- This magnificent frieze has attracted more speculation and controversy than any other in Zimbabwe.
- The late Professor Leo Frobenius, who made an exhaustive study of Zimbabwean rock paintings about 1929, considered this scene to represent the preparations for the burial of a King with the surrounding figures representing attendants and sacrificial offerings.
- Rowland Fothergill, the editor of Monuments of Southern Rhodesia published in 1953, considered the panel an outstanding example of the 'social-ceremonial' type of painting, the central recumbent figure surrounded by persons wearing masks of hideous and awe- inspiring shapes.
From intersection of Harare to Mutare Road (A3) and turnoff to Nyanga (A14): drive along the A14 towards Nyanga, 0.95 KM turn left onto tar road at signpost to Harleigh Farm and Diana’s Vow, 14.5 KM continue past the former Harleigh Farm tobacco barns, 18.1 KM continue past road intersection, 29.1 KM turn right onto farm track marked Diana’s Vow, 29.4 KM reach Diana’s Vow car park. The road is in poor condition and bumpy, although passable for 2WD vehicles.
HOW TO GET BACK TO THE A14 TO INYANGA
From the car park take the farm track back to the main road, 0.3 KM turn right onto the main road, 0.5 KM turn right onto the Constance Road, 13.1 KM turn left onto the A14 for Nyanga. The road is in poor condition, particularly after the rains.
GPS reference: 18⁰21′37.42″S 32⁰17′46.54″E
Elizabeth Goodall whose superb paintings of rock sites are kept at the Zimbabwe Museum of Human Sciences (formerly the Queen Victoria Museum) considered the scene as representing a ceremony for a dead king elaborately wrapped in bandages. She assumed the central figure is wearing a mask and draws parallels with their use in Egyptian life, where it was thought the dead person could better observe the living through the medium of a mask. Further, she assumes the smaller figure below, is the king’s favourite wife, ready to follow the deceased into the spirit world.
Cran Cooke another great contributor to Zimbabwe’s rock art studies identifies the mask as that of a sable antelope and queries the burial scene proposition; but despite acknowledging this as one of the most interesting rock art panels in Zimbabwe, he does not advance any new ideas. He does say however, that Diana’s Vow can be reached with ease in a normal motor car, a surprising reflection of how much the condition of secondary roads in Zimbabwe have deteriorated since 1974.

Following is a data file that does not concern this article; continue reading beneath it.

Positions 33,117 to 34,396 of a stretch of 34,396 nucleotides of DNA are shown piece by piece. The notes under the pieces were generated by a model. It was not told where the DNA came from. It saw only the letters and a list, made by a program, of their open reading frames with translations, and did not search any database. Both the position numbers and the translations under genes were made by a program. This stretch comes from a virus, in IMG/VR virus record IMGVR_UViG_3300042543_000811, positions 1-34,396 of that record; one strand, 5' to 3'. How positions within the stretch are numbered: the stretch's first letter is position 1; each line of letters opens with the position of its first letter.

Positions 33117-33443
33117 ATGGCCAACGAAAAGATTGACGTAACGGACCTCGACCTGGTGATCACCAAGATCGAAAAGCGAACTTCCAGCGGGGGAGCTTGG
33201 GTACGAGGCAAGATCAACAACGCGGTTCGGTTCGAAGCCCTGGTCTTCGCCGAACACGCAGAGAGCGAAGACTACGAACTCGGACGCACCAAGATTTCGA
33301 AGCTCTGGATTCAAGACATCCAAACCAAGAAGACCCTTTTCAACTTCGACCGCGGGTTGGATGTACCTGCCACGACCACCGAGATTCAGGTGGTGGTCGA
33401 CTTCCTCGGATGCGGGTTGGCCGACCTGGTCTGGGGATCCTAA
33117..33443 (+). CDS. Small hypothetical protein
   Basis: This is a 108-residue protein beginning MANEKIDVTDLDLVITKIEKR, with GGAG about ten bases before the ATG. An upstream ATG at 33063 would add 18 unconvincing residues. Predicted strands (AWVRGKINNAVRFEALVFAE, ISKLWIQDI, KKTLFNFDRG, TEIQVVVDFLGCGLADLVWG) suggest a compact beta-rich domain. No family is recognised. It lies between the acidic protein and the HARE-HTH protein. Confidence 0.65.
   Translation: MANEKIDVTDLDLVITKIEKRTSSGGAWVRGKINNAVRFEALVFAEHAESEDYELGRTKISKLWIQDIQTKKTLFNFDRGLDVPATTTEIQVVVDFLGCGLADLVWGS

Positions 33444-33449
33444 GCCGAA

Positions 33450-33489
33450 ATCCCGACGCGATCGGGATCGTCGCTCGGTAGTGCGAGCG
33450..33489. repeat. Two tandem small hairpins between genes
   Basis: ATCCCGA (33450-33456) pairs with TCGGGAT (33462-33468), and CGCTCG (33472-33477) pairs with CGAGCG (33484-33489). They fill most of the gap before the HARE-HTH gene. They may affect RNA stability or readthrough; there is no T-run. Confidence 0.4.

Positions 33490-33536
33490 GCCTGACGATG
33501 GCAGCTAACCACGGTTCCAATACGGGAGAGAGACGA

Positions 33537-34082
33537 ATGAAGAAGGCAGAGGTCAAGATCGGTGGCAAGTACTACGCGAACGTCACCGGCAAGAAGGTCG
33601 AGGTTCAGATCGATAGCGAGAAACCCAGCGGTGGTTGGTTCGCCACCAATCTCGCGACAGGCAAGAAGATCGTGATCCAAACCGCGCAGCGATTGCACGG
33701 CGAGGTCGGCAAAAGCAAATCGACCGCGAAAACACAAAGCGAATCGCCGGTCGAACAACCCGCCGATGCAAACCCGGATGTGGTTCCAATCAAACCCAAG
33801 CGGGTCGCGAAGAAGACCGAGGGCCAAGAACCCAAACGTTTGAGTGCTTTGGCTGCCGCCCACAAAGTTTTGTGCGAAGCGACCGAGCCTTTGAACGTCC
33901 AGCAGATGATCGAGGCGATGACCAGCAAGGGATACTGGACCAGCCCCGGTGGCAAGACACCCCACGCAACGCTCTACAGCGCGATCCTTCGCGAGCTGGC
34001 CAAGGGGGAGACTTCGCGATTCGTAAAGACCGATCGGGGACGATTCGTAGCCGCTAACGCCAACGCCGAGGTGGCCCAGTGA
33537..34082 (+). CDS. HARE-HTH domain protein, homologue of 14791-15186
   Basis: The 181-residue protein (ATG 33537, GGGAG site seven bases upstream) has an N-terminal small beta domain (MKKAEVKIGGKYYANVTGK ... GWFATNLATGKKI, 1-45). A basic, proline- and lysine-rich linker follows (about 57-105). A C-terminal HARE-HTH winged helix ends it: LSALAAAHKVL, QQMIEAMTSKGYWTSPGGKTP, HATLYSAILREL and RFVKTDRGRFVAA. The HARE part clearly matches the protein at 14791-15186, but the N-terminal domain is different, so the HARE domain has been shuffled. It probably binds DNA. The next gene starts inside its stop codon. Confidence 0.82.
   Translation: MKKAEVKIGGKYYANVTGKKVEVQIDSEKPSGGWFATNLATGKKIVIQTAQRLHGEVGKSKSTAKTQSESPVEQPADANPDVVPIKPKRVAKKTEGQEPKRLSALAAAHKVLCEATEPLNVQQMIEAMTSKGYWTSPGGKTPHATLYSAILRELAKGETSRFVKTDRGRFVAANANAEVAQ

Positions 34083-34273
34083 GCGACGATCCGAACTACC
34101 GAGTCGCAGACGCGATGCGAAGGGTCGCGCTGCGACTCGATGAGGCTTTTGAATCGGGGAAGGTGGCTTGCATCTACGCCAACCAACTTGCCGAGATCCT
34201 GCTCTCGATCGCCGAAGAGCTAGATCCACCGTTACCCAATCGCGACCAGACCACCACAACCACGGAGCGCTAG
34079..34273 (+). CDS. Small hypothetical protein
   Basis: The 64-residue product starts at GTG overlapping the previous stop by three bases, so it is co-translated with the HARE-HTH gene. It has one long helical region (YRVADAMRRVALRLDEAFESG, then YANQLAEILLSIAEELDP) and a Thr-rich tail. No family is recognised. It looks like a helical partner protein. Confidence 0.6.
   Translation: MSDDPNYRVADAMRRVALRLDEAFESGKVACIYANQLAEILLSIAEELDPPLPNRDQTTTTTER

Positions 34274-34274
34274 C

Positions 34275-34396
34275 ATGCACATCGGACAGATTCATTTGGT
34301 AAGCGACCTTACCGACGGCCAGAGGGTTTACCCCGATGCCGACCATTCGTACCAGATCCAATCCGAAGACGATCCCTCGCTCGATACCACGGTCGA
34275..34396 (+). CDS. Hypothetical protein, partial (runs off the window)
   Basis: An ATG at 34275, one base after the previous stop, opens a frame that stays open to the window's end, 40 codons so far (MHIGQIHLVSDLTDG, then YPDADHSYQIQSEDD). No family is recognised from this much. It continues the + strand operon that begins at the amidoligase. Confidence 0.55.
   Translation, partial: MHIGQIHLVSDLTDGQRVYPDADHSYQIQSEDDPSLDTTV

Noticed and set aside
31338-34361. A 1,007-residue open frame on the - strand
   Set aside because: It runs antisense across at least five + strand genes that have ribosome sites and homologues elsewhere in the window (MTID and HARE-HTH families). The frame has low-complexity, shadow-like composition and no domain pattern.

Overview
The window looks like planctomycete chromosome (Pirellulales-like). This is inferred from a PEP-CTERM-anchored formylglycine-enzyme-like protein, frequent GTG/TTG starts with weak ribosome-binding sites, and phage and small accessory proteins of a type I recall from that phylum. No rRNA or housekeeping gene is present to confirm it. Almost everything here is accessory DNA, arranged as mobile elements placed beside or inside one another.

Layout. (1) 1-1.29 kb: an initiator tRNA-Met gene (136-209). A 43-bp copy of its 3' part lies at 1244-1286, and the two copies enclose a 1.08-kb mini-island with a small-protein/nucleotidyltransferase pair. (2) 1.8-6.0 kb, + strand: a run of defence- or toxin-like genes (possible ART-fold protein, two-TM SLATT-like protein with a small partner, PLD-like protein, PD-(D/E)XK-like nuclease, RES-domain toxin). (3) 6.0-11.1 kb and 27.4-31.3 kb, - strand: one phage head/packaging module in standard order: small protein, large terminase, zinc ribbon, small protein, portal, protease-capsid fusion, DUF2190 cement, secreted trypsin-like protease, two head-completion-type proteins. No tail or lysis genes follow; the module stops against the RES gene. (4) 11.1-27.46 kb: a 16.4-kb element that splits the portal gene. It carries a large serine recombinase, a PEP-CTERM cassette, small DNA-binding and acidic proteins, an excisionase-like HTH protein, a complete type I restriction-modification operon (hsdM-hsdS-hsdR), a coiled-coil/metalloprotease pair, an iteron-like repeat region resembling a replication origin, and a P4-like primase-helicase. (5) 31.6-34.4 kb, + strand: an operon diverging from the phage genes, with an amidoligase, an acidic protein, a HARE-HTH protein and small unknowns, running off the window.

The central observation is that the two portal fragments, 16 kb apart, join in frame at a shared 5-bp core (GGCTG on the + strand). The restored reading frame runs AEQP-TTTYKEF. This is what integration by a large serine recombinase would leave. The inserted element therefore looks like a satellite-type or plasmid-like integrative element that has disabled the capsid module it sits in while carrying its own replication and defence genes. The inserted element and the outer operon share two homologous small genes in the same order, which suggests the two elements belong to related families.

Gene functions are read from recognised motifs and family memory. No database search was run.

Lee and Woodhouse in Art on the Rocks of Southern Africa interpret the scene as “a glorious beer drink” an improbable explanation which cannot be taken seriously.
All these explanations draw their source from societies that were unknown to the hunter-gatherer society from which the painters of this rock art panel came and can therefore be completely discounted.
Much current rock art theory revolves around trance theory of which the leading author has been Dr J.D. Lewis-Williams of the Rock Art Research Institute of South Africa. The late Peter Garlake, Zimbabwe's eminent author on rock art, believes the central figure wears the markings of a sable antelope and is in trance. The figures which surround him are participants in a sable dance, the numerous dots of white on the figures represent n/um, or potency, which has been generated by the dancers and the trancer. The trancer, also embellished with the white dots of potency, will enter the spirit world to plead with the San Gods on behalf of the community to ease some communal tension, or cure sickness, or bring relief in the form of rain.
The extensive use of white pigment, comparatively rare in Mashonaland rock art and use of white stripes, dots and head-dresses on the human figures, some masked, surrounded by their equipment comprising baskets with handles, skins, bows, quivers and images of fruits, or roots, dogs, a chicken, a snake, all enclosed in a triple series of curved lines suggests the entire panel makes up a single scene.